While the Biden administration seems to understand where Americans stand on China and domestic renewal to support global competitiveness, the data disproves their assumptions that Americans are skeptical about trade and weary of US global engagement and leadership.
In picking fronts that offer the paths of least resistance, trilateral cooperation will maximize the presence of all three countries in ASEAN, maintaining balance in the region and making collective progress toward economic and development goals.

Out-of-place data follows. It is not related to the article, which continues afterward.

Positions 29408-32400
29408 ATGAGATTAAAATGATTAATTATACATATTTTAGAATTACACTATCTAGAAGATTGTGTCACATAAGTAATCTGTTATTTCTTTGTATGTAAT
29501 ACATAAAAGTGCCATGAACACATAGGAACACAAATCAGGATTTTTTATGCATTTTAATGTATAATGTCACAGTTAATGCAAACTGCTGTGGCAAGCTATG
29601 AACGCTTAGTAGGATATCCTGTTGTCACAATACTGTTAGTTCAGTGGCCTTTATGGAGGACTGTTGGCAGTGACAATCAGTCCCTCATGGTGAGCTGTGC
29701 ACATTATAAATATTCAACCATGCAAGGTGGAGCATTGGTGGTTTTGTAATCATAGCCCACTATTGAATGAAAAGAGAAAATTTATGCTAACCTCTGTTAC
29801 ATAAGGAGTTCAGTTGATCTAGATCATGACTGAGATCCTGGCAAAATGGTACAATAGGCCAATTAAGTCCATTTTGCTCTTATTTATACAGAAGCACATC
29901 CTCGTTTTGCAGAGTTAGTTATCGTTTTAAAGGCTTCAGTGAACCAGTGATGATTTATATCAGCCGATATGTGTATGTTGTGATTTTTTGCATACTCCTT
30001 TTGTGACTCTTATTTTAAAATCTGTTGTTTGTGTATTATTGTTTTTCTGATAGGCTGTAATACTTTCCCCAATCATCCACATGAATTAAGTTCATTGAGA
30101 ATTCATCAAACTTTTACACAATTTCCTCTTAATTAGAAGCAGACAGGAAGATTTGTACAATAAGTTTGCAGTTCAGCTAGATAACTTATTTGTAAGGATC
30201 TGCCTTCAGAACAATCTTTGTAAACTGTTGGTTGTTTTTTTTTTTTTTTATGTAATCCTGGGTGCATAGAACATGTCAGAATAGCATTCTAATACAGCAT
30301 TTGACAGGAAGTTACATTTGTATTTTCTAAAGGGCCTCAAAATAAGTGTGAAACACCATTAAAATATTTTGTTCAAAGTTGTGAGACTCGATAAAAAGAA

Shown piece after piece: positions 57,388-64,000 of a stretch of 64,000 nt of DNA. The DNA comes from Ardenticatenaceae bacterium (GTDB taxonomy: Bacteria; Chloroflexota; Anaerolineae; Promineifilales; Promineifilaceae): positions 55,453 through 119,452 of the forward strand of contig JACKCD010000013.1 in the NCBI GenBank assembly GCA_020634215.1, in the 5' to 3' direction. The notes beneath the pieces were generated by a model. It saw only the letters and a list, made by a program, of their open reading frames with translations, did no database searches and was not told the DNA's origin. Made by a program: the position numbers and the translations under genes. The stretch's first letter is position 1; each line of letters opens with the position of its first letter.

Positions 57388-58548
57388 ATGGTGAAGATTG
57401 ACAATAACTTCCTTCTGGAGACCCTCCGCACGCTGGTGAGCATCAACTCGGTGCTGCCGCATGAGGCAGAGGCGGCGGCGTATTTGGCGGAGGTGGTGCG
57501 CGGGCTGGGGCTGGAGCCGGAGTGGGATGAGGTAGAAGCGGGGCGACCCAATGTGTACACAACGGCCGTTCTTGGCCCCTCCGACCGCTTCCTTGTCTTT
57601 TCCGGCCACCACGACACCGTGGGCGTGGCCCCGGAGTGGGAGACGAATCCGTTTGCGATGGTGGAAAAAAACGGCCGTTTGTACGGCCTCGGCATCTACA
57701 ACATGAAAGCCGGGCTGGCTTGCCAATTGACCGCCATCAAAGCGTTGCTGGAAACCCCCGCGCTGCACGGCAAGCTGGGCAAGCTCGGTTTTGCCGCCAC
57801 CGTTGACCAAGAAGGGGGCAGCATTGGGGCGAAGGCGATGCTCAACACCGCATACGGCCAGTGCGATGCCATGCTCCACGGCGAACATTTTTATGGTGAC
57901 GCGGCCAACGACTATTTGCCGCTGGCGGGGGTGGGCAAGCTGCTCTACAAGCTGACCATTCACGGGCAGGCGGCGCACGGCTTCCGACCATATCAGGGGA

As Russia and China grow closer through economic ties, a joint Chicago Council on Global Affairs-Levada Analytical Center survey finds that the Russian public sees little downside to the growing bilateral relationship.
Dina Smeltz and Craig Kafura analyze survey data showing that for the first time in nearly two decades, a majority of Americans describe the development of China as a world power as a critical threat to the United States.
Chicago Council and Asan Institute surveys conducted in 2019 find that both South Koreans and Americans see a strengthened US-ROK alliance as an asset in dealing with China, suggesting that Washington and Seoul can afford to strengthen coordination between their policies toward China.